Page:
Bertold Brecht is most famous for his creation of this opus along with Kurt Weill who composed the score. They sold the idea to a friend in 1928 who produced it in Berlin, and it had a difficult success, especially once the Nazis came to power. Brecht and Weill both left Germany before the war.
It is derived from an old neoclassical work, The Beggar’s Opera, and it’s most known number in English is Mack the Knife. The sets and costumes remind one of Cabaret. Michael Haverty and Bryan Mercer joined forces to direct the show, and it is quite a bit of work with a cast of 14 payers, live music on stage, and really good period costumes and makeup.
The story is set in London in the SOHO part of the old West End. It was in the days when that region was rife with brothels, street people, beggars, pimps, dealers and thieves. And it is there that we meet Mr. Peachum (Kevin Stillwell) who runs the panhandling business in the manner of the mafia. His daughter, Polly (Stephanie Lloyd) falls in love with Macheath, a/k/a Mack the Knife (Aaron Strand), who is not quite the gent that her parents would have her wed.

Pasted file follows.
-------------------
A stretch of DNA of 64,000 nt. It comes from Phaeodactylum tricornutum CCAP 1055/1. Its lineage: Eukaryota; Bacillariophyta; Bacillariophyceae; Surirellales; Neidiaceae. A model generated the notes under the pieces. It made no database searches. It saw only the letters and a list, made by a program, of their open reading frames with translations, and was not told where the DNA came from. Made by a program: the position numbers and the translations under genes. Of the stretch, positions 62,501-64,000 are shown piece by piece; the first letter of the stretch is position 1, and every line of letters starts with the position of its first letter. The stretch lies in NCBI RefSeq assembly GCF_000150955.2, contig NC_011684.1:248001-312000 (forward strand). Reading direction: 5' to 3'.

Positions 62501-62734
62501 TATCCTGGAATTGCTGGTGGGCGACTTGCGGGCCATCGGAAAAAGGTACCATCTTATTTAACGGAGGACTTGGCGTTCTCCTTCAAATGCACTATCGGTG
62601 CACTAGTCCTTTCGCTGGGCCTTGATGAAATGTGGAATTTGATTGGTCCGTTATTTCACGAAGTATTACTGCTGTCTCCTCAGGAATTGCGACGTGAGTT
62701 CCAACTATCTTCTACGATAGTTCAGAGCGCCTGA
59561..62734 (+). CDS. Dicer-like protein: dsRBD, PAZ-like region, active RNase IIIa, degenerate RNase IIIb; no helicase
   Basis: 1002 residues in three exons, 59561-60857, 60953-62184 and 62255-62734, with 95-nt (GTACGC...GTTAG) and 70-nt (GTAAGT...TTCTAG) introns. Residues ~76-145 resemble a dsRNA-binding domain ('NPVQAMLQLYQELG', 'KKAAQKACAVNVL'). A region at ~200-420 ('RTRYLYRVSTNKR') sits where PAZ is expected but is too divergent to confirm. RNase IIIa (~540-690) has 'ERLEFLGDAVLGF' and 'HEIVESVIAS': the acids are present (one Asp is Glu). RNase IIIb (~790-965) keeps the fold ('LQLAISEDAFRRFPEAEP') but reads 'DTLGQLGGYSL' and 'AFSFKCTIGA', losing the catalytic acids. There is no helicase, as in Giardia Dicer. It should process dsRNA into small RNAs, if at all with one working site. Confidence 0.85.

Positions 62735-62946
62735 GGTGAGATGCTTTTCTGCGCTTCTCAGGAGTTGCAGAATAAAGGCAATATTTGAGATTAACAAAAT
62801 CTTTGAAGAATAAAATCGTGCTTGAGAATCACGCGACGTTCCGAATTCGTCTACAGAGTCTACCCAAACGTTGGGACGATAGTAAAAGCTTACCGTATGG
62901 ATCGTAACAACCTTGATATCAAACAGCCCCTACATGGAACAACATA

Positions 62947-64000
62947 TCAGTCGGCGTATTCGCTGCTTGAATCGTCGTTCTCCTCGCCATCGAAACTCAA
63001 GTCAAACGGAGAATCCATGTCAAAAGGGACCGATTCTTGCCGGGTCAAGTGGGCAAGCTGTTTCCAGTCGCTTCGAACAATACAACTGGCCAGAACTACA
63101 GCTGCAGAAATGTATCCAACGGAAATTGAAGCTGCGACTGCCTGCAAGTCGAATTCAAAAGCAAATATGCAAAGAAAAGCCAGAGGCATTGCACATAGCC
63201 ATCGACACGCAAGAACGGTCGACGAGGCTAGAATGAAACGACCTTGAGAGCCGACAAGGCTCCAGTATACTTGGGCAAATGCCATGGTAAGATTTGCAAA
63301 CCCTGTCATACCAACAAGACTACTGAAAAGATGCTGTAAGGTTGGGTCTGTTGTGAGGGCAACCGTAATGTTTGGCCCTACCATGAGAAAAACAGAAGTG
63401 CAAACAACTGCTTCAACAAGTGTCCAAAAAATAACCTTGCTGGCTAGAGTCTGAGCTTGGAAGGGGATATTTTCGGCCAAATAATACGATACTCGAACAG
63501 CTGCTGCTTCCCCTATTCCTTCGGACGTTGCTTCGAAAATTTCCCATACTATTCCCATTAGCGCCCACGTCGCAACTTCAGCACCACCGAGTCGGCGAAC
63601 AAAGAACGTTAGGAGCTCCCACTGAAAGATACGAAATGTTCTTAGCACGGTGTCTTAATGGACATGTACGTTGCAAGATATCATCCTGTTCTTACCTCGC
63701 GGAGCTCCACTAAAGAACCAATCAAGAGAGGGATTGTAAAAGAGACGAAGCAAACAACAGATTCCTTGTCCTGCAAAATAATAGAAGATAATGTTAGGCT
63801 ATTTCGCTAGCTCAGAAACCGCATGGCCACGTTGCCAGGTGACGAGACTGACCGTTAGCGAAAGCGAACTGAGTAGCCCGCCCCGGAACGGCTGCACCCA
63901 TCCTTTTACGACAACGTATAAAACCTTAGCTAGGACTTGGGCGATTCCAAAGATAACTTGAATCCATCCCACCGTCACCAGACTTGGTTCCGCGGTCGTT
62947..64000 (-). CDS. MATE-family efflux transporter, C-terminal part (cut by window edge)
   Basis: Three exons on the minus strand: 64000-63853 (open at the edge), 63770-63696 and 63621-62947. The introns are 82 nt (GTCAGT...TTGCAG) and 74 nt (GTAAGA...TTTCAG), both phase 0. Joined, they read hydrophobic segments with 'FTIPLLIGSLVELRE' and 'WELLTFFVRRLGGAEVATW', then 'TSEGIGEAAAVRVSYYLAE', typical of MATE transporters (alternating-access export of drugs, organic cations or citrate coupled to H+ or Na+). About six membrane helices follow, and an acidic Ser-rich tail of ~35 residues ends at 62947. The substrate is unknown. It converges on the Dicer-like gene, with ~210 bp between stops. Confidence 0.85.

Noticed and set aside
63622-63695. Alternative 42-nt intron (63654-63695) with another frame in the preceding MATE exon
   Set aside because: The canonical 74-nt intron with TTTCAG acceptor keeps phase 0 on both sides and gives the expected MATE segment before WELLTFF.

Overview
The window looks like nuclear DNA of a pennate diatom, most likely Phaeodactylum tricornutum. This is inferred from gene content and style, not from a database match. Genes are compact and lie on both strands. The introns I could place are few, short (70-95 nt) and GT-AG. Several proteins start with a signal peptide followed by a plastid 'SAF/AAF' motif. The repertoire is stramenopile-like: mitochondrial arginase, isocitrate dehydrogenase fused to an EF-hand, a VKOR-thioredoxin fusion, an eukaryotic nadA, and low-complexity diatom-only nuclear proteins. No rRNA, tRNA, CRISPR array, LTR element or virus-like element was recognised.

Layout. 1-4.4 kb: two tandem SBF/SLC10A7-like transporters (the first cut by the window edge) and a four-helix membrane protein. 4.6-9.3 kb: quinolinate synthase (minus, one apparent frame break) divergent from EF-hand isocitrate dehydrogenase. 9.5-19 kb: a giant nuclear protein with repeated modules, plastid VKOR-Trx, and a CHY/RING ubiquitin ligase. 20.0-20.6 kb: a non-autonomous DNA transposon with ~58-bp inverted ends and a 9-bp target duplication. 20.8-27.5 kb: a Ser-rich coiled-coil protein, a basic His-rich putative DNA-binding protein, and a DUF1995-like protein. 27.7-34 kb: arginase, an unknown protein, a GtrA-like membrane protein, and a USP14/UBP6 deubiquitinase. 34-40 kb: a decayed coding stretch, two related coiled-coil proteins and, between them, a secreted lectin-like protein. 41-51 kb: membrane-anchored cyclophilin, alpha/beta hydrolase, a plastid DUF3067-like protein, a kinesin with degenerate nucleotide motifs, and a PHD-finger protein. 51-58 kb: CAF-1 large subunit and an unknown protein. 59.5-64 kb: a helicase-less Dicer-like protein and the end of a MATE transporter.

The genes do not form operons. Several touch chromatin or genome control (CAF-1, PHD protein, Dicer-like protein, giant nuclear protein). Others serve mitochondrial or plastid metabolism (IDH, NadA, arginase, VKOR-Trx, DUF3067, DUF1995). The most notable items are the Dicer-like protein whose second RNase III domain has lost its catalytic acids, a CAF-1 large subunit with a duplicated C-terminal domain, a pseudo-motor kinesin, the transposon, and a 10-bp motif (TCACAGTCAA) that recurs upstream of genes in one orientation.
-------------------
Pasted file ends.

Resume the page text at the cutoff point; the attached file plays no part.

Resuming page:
So what are they to do? Get the guy strung up. So, they rat him out to the coppers. But, Macheath has an edge, as he is buddies with the Police Commissioner, Tiger Brown (Adam Lowe); so as the Brit’s would say “Bob’s your uncle.” and you get a free pass. Mrs. Peachum is played in drag by Don Finney who is a hoot.
The show is about managing to survive life in lousy circumstances in days when the wrong crowd seemed to control everything. Remind you of anything going on these days? It should appeal to some politicians these days. For, as Tony Soprano would advise, “You gotta do what you gotta do.”
More info and tickets at 7Stages.org